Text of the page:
Science

The mystery of the universe of fast radio bursts deepens with active activity

Huge new datasets can quickly help unravel the mysteries of the universe Fast radio burst (FRB). Over the course of a few weeks, over 1,600 new signals were detected in one of the most well-studied Fed sources, essentially excluding key hypotheses about their origin.

In a truly scientific way, the name tells you everything you need to know – these signals are bursts of radio waves that are millisecond long, each more than the sun emits in a year. Carries a lot of energy.Some of them One-hit wonder,another person Randomly repeat or Predictable schedule..

But what exactly creates them remains a mystery. Black holes, supernovae, neutron stars, exotic particles, and of course aliens are all suggested as explanations, but the main candidates are magnetars, compact stars with incredibly strong magnetic fields. Smoking guns appear to have detected a recently ignited magnetar in our own galaxy. Suspicious Fed-like signal..

But new research complicates the situation. Astronomers have used a 500-meter spherical radio telescope (FAST) in China to scrutinize one of the most famous Fed sources. FRB 121102 It was one of the most well-studied over the years, as it was the first repetitive signal discovered. But these new observations reveal that it is much more active than previously thought.

The team monitored the source for about 60 hours in 47 days in 2019 and detected an astonishing 1,652 bursts. This is a significant increase. Previously, since its discovery in 2012, only 347 bursts have been recorded from this source in total. Significantly expanding your dataset can unravel the Fed’s mysteries.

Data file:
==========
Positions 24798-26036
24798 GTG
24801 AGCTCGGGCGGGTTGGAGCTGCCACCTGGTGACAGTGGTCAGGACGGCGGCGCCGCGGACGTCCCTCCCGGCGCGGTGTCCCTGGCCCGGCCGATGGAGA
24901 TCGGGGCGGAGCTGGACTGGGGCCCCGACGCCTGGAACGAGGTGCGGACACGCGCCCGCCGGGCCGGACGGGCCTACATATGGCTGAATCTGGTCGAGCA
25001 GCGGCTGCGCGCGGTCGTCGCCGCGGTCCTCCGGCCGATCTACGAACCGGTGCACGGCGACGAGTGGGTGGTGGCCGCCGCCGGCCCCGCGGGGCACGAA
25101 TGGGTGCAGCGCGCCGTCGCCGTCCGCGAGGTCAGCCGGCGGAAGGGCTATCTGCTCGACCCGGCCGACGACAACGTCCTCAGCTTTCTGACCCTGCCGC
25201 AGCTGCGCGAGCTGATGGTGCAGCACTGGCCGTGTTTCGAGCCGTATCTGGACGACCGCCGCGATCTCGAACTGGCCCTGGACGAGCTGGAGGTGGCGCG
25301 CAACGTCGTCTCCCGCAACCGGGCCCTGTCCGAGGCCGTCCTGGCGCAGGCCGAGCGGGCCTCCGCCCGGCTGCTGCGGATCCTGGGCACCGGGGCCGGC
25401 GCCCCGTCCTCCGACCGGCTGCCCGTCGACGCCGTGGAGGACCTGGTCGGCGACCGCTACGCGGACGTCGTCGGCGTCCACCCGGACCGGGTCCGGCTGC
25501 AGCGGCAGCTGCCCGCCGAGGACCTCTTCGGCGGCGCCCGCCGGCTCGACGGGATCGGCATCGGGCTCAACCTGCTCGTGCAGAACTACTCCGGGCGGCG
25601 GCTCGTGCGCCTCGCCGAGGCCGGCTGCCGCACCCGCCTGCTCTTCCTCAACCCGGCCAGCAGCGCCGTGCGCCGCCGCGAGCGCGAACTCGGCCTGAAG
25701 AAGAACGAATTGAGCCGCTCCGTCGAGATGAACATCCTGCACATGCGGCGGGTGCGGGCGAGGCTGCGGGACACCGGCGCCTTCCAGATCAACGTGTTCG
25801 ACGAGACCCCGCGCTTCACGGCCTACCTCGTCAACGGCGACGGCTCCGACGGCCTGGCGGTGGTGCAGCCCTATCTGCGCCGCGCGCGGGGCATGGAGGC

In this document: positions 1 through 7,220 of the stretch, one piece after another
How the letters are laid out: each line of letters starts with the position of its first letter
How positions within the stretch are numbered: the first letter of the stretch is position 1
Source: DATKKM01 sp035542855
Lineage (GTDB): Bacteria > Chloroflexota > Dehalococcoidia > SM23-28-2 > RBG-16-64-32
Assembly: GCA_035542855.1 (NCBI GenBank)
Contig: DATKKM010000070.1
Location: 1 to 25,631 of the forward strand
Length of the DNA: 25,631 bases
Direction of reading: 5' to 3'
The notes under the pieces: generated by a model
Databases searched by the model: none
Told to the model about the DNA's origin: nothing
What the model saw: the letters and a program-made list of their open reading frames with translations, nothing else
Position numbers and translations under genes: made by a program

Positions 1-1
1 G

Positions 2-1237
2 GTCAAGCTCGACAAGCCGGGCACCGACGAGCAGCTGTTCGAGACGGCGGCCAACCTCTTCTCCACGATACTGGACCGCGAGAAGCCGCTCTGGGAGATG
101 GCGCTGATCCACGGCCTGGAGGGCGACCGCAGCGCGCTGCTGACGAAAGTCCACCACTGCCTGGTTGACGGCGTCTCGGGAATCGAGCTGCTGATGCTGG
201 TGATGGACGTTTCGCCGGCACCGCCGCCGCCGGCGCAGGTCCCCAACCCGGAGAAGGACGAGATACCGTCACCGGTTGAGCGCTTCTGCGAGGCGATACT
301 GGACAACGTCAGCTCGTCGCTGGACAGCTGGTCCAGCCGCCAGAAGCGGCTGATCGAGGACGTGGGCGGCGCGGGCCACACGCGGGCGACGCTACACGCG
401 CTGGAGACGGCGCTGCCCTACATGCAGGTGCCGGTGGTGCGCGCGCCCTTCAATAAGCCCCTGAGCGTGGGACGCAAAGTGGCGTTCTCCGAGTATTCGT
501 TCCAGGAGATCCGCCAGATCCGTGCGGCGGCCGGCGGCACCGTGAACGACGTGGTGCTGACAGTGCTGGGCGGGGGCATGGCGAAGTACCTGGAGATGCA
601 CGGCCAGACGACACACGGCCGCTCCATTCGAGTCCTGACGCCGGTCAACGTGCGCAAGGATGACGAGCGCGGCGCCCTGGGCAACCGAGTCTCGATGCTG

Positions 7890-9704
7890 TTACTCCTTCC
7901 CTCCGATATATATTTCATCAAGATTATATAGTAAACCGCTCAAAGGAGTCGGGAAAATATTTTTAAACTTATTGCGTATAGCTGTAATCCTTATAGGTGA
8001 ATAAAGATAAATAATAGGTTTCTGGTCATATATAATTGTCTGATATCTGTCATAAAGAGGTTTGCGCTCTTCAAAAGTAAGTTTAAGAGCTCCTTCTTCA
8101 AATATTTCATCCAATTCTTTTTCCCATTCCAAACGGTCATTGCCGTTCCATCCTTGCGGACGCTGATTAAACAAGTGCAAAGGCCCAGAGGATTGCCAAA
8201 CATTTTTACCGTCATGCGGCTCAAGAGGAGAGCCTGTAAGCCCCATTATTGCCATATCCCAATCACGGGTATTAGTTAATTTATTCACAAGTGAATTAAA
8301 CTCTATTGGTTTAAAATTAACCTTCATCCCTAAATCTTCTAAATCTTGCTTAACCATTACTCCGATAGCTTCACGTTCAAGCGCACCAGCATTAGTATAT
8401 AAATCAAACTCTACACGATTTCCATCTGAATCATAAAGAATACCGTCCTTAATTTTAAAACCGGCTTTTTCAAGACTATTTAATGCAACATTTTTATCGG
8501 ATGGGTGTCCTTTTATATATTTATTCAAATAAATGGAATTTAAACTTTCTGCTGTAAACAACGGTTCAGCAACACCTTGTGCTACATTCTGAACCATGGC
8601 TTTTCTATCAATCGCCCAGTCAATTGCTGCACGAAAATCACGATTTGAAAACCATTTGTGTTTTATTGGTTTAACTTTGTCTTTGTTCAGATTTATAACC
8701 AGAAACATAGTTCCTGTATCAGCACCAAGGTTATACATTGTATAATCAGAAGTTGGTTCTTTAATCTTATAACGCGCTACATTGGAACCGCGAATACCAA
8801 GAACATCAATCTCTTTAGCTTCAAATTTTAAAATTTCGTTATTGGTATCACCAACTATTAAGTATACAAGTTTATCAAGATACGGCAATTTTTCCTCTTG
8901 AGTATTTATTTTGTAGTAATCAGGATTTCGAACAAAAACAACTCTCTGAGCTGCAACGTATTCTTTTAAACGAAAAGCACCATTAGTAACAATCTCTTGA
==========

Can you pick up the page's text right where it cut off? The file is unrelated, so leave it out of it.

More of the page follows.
“This is the first time a single Fed source has been studied in such detail,” said Bing Zhang, the corresponding author of the study. “The large burst set has helped to refine the Fed’s characteristic energy and energy distribution like never before, which gives the engine a new light to power these mysterious phenomena. Can be guessed. “

The most active FRB121102 was detected and 122 bursts were generated within an hour. This is the highest repetition rate of any Fed source. The team states that this active activity could help determine one of two major models of how magnetars can repeatedly generate the Fed. The first hypothesis is that the signal originates from inside the star’s magnetic field, and the second hypothesis is that the signal is generated by repeated “impacts” on matter around the star.

“These results pose a major challenge to the latter model,” says Zhang. “Given that the bursts are so frequent that this episode alone reaches 3.8% of the energy available from the magnetar, there is too much energy for the second model to work.”

With so many data points at hand, the team checked all sorts of repeating patterns for bursts on a scale of 1 millisecond to 1,000 seconds. Nothing seemed to suggest that a single compact object like a magnetar was not the cause.

In a sense, it only deepens the mystery. However, it does not completely exclude magnetar as a Fed source. The signals that result from their interaction can be two of them orbiting very close together. Even if the Fed 121102 is not a magnetar, it does not mean that the object is not behind another Fed. After all, the various signals have such a wide range of characteristics that multiple explanations may be involved.

New study published in journal Nature..

sauce: University of Nevada, Las Vegas



https://newatlas.com/space/fast-radio-bursts-frb121102-magnetar/ The mystery of the universe of fast radio bursts deepens with active activity

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